When Boothby returned to his Comfort, Texas, home, his condition actually deteriorated as he waited for Dallas Veterans Administration officials to get him into a rehab program. While paperwork delayed the process, his brain collected fluid and he could no longer move his left arm.
Finally, Boothby entered a civilian rehabilitation program, and he's made steady progress. "It's a struggle for us to make him go to therapy," said his wife, Megan, who's pregnant with the Boothbys' fifth child. "He doesn't like it and he doesn't think that he needs it."
Many of those whose brains have been rattled by the explosions of IEDs and other munitions may not even know they've suffered TBIs and many more show no physical signs.
While someone suffering from TBI may look and act normal — like Boothby and Landay, who look physically fit — they can actually be impaired.
A preliminary study by the American Psychological Association in February noted, "It is possible to have a traumatic brain injury in the absence of any observable physical damage to the brain. Difficulties after a traumatic brain injury include headaches, sleep difficulties, decreased memory and attention, irritability, depression and slowed mental processing."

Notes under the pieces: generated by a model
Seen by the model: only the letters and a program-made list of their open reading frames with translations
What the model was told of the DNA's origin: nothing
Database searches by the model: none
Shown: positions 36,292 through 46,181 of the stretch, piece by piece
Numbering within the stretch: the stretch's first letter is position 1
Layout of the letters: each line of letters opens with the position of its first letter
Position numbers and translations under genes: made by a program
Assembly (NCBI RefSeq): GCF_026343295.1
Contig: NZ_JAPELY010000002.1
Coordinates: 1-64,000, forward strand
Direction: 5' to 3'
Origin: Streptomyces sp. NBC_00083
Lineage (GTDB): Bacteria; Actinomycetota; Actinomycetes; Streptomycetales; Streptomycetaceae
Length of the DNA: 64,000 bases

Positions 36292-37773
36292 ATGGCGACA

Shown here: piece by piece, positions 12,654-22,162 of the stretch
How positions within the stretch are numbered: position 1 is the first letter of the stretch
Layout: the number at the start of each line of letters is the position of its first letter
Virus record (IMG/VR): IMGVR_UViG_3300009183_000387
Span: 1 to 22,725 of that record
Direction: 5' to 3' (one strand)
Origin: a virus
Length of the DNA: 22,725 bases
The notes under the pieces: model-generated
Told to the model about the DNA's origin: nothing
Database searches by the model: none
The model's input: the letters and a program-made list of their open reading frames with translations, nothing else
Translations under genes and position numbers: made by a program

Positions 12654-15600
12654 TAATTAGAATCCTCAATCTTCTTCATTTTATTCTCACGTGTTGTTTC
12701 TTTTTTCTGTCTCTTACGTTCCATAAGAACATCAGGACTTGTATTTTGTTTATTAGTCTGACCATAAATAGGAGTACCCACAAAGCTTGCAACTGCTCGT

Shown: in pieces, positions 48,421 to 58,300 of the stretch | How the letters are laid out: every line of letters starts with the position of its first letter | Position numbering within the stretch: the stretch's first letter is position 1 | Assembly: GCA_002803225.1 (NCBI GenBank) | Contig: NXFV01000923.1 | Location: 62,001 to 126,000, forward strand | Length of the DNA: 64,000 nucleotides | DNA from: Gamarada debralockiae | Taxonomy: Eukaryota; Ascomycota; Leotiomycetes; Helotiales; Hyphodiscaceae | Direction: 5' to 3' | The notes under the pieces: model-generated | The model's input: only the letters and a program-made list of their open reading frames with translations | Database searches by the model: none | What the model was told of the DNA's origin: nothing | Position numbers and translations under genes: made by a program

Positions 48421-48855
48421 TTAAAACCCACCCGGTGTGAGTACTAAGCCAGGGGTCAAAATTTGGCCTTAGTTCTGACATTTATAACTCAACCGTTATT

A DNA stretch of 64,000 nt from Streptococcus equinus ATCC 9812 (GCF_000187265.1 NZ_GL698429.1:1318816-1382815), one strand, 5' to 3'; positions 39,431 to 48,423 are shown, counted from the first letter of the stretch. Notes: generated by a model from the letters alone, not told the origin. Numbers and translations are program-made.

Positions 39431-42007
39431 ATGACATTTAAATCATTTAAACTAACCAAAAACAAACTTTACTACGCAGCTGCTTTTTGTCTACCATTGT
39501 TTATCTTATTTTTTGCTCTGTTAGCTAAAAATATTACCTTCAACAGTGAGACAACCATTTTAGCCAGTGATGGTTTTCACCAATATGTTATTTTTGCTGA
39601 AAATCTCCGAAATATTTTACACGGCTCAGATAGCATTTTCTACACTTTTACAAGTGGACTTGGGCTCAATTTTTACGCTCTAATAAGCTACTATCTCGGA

For some victims of IED blasts, the consequences are dire. Marine Sgt. Shurvon Phillip's Humvee was shredded by an IED in May 2005. The explosion crushed his skull, deprived his brain of vital oxygen and left him paralyzed and unable to speak.
Phillip is still mute, but now is able to sit up in a chair, lift one of his arms and thumb-wrestle with one hand. Each movement requires a Herculean effort, and his appearance is still a shocking sight to the Marines who stop by his home to visit and cheer him up.
Each week, a physical therapist works with Phillip for two hours. He sees a speech therapist for one hour a week. An aide is there to assist his mother, Gail Ulerie, with Phillip's care for 40 hours each week. All are employees of the Veterans Administration hospital in Cleveland where Phillip lives with Ulerie, who is his primary caregiver, 24 hours a day, seven days a week.
When Woodruff recently visited Phillip, he asked Ulerie, "Did you think, when he first started coming out of it, waking up, that it would be this bad?"
"Well, I didn't think it was going to last this long," Ulerie said in an accent reflecting her Caribbean roots. "The first time when he opened his eyes and he saw me, he would just like stare at the ceiling all the time or have his eyes closed. I would always keep talking to him and telling him, he can do better and I know he's in there fighting."
Ulerie hovered over her son, tending to his intravenous lines, removing the spittle and phlegm that collects in his mouth and squeezing his cheeks to move the paralyzed muscles of his face. She takes hope from seeing the successful recoveries of other TBI patients.
"His brain was deprived of oxygen, so I knew that his recovery would take a little bit longer," she said optimistically. "Whenever I see someone else who has recovered really quickly, I just praise the Lord and say, 'That's gonna be Shurvon one day.'"